Drinking before you cook has its benefits. For starters, it loosens you up; makes you less anxious about whether the salmon will sear perfectly or the Étouffée will be an Étoufail. On the flip side, drunk cooking might lead to cooking accidents and/or a viral web series.
On weekends, I like to enjoy a good cocktail before heading into the kitchen. My favorite, these days, is a White Negroni: equal parts Gin, Cocchi Americano, and this orange-flavored Amaro we get here in L.A. called Amaro Angeleno. It was after imbibing an especially potent version of this favorite drink that I decided to do something truly wild: I decided to stuff vegetables with random things that I had in my fridge and then to bake them in tomato sauce.
Here’s the thing: now that I’m making recipes printable, I feel a new responsibility. I used to just write little essays about how I added a pinch of this and a drop of that and I’m realizing now how useless that was: the people want printable recipes! And I get that because when I first started cooking, I followed recipes to the letter. You want to replicate the image you see in the picture and you want to know exactly how it’s done.
So let me explain the dinner you see before you: I had chicken breasts. I had corn, peppers, onions, scallions, and lots of other vegetables from a recent (terrifying) trip to the grocery store. A few weeks ago, I made an incredible corn dish involving bacon and all of the same vegetables (see here on Instagram). Knowing I had skin-on chicken breasts, I thought: what if I sear the chicken breasts and then cook the corn in the same skillet, working up the brown bits for that same meaty effect?
Now, on this new-ish iteration of the blog (where my m.o. is to be much more casual about the whole thing), I find myself repeatedly talking about Cookbook in Echo Park. It’s where I do most of my grocery shopping and it’s pretty much the best food store I’ve ever been to anywhere. Look what I saw when I walked in there yesterday…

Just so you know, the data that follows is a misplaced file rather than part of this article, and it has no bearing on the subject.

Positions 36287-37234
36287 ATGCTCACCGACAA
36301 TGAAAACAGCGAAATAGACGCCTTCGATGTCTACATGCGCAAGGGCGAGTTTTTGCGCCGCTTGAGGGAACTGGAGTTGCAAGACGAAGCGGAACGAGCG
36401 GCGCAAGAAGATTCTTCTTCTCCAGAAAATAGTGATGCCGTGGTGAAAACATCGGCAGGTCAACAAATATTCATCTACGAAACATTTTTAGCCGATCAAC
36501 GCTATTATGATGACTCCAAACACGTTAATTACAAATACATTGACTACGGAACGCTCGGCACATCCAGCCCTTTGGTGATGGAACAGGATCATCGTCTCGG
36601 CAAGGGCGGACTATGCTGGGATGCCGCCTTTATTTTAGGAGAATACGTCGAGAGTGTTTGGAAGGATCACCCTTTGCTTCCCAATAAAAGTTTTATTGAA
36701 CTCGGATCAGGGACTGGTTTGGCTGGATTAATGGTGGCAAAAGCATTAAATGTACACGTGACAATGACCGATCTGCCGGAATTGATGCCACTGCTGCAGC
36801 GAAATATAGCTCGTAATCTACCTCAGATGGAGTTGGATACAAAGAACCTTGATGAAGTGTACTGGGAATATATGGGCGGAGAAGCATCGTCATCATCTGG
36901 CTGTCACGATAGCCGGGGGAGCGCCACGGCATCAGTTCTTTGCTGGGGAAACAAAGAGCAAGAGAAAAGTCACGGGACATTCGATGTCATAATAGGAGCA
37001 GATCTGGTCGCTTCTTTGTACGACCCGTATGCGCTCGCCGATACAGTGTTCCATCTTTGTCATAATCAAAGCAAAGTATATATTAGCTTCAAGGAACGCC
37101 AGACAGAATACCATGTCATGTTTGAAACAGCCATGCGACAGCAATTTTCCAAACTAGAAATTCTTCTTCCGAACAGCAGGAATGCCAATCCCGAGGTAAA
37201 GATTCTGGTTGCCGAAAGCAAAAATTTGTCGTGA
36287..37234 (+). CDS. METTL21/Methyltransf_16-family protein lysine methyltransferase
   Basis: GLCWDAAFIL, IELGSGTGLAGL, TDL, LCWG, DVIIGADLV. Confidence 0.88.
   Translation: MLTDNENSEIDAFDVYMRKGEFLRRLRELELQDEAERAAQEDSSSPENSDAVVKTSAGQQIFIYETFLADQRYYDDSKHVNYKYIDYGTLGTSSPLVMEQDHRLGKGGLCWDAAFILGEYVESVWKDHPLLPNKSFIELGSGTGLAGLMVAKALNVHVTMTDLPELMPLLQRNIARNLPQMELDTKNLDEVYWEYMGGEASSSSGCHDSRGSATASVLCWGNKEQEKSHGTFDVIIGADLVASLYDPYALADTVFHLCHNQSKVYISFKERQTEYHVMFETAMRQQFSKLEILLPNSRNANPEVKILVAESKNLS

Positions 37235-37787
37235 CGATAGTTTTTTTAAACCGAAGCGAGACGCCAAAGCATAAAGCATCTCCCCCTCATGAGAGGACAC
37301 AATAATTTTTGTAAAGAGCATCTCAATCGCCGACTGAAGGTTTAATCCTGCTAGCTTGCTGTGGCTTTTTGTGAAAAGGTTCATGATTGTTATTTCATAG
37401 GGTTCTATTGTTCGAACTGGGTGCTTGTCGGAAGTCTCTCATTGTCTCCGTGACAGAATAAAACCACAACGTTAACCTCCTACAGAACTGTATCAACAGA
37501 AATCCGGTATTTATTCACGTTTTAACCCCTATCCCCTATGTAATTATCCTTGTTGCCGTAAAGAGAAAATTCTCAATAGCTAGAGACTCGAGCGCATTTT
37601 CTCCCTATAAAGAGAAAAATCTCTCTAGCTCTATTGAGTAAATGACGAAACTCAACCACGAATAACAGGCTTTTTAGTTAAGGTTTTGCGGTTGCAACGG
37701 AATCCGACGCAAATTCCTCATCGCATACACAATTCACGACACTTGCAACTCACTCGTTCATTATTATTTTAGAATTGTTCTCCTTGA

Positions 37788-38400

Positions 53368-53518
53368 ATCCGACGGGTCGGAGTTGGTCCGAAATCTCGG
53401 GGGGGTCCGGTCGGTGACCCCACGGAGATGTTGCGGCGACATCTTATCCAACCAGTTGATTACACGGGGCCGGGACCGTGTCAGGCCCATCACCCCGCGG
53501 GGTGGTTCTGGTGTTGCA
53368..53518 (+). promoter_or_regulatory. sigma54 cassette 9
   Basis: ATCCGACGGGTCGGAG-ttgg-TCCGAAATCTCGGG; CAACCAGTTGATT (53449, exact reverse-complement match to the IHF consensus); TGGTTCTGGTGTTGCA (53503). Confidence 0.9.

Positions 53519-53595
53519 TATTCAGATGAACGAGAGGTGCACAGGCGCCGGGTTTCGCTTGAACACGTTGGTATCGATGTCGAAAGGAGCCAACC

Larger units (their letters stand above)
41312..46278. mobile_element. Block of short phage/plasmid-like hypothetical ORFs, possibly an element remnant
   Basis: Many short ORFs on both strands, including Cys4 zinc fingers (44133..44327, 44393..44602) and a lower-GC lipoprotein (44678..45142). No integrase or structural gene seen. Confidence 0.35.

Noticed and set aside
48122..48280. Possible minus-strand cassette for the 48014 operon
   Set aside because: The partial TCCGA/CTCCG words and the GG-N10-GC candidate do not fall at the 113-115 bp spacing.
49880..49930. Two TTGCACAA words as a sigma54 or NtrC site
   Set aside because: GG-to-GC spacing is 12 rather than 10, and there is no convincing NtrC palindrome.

Yesterday I went food shopping with my friend Diana. We went to Lassen’s and the produce looked fine, not great, so I grabbed two cauliflowers (cauliflower?) even though it’s the height of summer and I should be buying corn and tomatoes. Then we went across the street to the butcher (McCall’s) and despite the vast array of meat and fish options — short ribs, head-on shrimp — I chose two skin-on chicken breasts because I was just feeling very basic yesterday.
Sometimes, though, the most basic, bland, white ingredients (chicken breasts and cauliflower!) can be canvasses for the creative mind. To quote George Seurat in Stephen Sondheim’s Sunday in the Park with George: “White / a blank chicken breast or cauliflower / the challenge? Bring order to the whole.”
The other day I bought a package of Hickory Smoked Sausage (at Cookbook, I told you I’d be talking about that place a lot) and it came with four sausages that I stretched out over two dinners, both of which — if I do say so myself — were pretty terrific.
The first involved serving the sausage as its own thing, which almost made me do it as a separate post since the corn salad that I served along with it was really the star. Let me tell you how I made it.
Hi, so we’re going to Provincetown next week and I’ll be off the grid and I wanted to leave you with one more post before I go. Here’s one about two lasagnas.
Our friend and neighbor Kyle had a birthday last week and I offered to cook him a dinner. I could tell he was excited about the idea of a meat lasagna, but one of the guests didn’t eat pork, so I had two options: 1. Disappoint Kyle and make a big vegetarian lasagna (no meat!); or 2. Make TWO lasagnas, one meat, one vegetarian. I’m thinking, by the title of this post, you’ve already figured out which path I chose…
Sometimes people ask me if I barbecue and I say “no” and when they ask “why not?” I say: “Because I don’t really like my backyard.” And it’s true: we share one with our neighbors in our fourplex, and they’re all very nice, but it’s not very private and it also kind of looks out on to a gas station. So the idea of being back there for a long time with a pair of tongs and a brewski doesn’t really excited me much, even in summertime.
But that didn’t stop me last night from “grilling up” some steak. (“Grilling up” in quotes because, ya know, I wasn’t really grilling.) This dinner really was a triumph, if I do say so myself; I was welcoming Craig back from the Palm Springs Shorts Festival, where he spoke on a few panels. He was already glad to come home (Palm Springs is 105 degrees right now), but with this dinner he was even gladder. Let me tell you how I made it.